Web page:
Friday, 6 March 2015

The right and wrong of interviewing a convicted rapist.

India’s home minister promised Parliament that he would thoroughly investigate how a BBC filmmaker got permission and access to interview a convicted and condemned rapist to speak in front of the camera. It was followed by the Government of India securing an injunction to prevent broadcast of the film “India’s Daughter”. It amounted to hunting the hunted.  How else can we fathom the Home Minister’s slanted worldview against a powerful filmmaker but pusillanimous against feudal sounding legal officers who do not bat an eyelid in advocating nauseating patriarchy against women?

The Indian Nation is agog with the debate about airing a documentary in which the psychopath who abetted the gang rape of 16th December 2012 has been interviewed… naturally Women’s activists and the Nation at large are offended that a sound byte can be lent to one of the convicted rapists who is facing the gallows. Television channels are airing discussions about the safety of women, the need to change mind-sets, about women being individuals and humans first, women next.  There are other discussions of patriarchy, female infanticide, dowry, objectification of women, lack of equal opportunities and a whole lot of issues are being discussed.

At the core of the issue in India today it seems is the sensitivity or lack thereof of a British filmmaker giving air time to a convicted rapist who scandalously remains remorseless.
A few years ago after the death penalty meted out to the convicted Mumbai terrorist Mohammed Amir Ajmal Kasab I had blogged against death penalty ( which was expectedly derided and I was accused of supporting a traitor. Another piece on the same topic I wrote can be found on

I had argued that death penalty makes martyrs of ingratiated fundamentalists like Islamist terrorists. … that it would be better to sentence such convicts for life imprisonment  and that it is essential to understand the psychology of death row convicts if only to figure if they regret having perpetrated the crime. It will also help us understand circumstances that drove these misguided elements to their misguided deeds; maybe we can the n rectify such a world order? In the case of Kasab and also Afzal Guru, in the last day of their lives, they realised that they had committed a wrong: - Unlike a serial rapist Dhananjoy Chatterjee the misguided terrorists did regret their folly.

I felt then and still feel that the greatest punishment would be to suspend their sentence pending final judgment and leave them at the mercy of the courts for the rest of their lives in imprisonment or solitary confinement. Assess their psychology every few weeks. The anxiety alone is a great deterrence and effective punishment, less cruel than the gallows but punitive nonetheless. It also affords an opportunity for reform.

But atleast in the trial of Kasab, there was an attempt to document the psychology of the terrorists. It is essential to document the thinking of convicted criminals especially those who face the gallows. The intent would be to investigate if they have remorse for their misdeeds at all or if there is hope for reform. That would be a very effective deterrence.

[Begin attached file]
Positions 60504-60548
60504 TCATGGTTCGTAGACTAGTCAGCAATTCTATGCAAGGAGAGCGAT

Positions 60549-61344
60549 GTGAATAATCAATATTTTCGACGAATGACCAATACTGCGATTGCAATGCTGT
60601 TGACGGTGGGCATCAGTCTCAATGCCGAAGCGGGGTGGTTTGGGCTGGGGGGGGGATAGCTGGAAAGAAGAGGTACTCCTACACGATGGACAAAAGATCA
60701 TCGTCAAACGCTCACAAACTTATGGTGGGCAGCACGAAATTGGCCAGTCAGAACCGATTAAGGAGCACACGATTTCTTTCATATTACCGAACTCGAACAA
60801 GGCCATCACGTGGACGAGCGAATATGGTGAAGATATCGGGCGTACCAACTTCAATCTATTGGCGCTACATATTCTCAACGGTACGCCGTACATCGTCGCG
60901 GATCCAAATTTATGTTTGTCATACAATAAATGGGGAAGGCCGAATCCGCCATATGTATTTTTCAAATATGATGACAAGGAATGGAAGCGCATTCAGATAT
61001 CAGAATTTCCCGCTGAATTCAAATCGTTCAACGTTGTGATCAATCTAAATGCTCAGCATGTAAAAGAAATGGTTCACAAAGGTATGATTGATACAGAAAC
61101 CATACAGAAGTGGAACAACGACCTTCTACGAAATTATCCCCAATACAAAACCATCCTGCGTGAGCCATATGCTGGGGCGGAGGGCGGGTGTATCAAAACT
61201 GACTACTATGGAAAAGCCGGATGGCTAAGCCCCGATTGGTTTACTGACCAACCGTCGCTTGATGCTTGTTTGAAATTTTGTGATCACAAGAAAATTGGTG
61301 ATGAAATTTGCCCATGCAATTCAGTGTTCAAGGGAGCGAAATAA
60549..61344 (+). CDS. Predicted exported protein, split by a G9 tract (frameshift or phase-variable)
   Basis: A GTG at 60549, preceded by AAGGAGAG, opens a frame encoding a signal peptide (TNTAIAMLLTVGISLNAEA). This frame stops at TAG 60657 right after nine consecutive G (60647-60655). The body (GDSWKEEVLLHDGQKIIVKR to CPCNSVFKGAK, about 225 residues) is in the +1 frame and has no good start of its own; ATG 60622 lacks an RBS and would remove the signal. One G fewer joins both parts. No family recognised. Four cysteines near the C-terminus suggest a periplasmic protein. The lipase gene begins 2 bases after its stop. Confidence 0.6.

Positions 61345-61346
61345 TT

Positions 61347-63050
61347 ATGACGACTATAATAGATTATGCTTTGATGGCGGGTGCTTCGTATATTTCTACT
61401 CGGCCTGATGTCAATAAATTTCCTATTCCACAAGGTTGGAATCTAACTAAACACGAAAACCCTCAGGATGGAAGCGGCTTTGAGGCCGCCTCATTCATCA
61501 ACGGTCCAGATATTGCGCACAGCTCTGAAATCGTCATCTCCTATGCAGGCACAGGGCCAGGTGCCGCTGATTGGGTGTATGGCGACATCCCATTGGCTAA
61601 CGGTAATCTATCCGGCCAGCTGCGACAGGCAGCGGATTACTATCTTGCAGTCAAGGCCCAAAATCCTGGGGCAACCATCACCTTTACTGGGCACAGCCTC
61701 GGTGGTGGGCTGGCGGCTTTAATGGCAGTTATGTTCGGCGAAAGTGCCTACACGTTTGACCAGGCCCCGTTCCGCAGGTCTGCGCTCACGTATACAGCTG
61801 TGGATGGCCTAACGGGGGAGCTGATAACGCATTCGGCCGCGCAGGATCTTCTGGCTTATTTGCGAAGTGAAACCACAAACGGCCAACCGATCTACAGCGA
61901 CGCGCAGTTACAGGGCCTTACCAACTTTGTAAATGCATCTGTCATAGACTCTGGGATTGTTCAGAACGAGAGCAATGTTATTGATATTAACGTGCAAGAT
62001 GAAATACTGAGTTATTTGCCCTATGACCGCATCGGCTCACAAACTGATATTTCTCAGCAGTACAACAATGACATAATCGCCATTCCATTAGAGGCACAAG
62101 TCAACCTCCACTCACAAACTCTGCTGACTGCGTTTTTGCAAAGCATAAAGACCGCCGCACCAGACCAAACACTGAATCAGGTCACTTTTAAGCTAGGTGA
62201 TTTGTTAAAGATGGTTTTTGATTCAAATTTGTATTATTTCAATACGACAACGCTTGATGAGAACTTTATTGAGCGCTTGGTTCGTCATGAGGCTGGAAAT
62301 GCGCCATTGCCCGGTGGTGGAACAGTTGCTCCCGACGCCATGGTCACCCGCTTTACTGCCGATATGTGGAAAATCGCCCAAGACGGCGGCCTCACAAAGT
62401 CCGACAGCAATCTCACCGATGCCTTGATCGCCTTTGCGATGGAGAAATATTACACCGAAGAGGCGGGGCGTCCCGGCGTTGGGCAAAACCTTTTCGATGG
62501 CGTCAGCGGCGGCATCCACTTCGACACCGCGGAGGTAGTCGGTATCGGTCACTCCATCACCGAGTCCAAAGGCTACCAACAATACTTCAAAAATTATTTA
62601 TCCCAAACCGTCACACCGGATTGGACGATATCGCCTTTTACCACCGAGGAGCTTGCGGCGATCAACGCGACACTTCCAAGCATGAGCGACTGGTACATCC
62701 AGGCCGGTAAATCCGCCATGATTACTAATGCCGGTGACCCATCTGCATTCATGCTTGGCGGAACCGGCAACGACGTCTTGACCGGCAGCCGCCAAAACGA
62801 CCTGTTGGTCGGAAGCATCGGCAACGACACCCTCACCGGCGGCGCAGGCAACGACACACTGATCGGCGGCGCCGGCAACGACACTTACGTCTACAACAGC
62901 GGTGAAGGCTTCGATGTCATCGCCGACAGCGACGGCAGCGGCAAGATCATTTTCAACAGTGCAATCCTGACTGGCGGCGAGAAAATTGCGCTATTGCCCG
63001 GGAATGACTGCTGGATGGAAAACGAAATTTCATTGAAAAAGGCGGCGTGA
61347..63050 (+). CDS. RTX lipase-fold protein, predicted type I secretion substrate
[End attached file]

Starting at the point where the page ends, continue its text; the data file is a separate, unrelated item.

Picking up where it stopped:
In the instant case of interviewing Nirbhaya’s rapists convicted and destined to the gallows, airing the documentary by all TV channels in the world with a solemn pledge not to market it with advertising revenues will have the desired impact; but the channels must desist promoting the film with snippets of the rapist’s sound-byte / visuals in the promo… for that amounts to sensationalising it. The purpose of interviewing one of the convicted rapists is to put psychological pressure and stigma… to shame them. It’s a very powerful tool for changing mind-sets.   

The Indian Home Minister whose party has one of the largest majorities in Parliament feels threatened by a freelance filmmaker; he announced in Parliament Wednesday that he has taken the issue of the filmmaker being permitted to film a convicted rapist inside the Tihar Jail very seriously. It would be a shame if the Modi government gags freedom of expression, and stifle Media freedom. The Indian government is clueless as to how articulately Media professionals can word their synopsis / permission letters and seek permits to film convicts in as sensitive a case as the Nirbhaya gang-rape convicts.

Here’s sincerely hoping that some-day some ‘very professional and talented filmmaker’ from Europe or America will not come down to deal with the case with sensitivity and end up reconstructing the ghastly episode for his / her film. The governments do not know how to investigate the intent of the filmmaker. It is a thin line for both the media and the government between freedom of speech and responsible articulation of thought.

Malini Shankar

Malini Shankar is a photojournalist radio broadcaster and documentary filmmaker based in Bangalore, India. 

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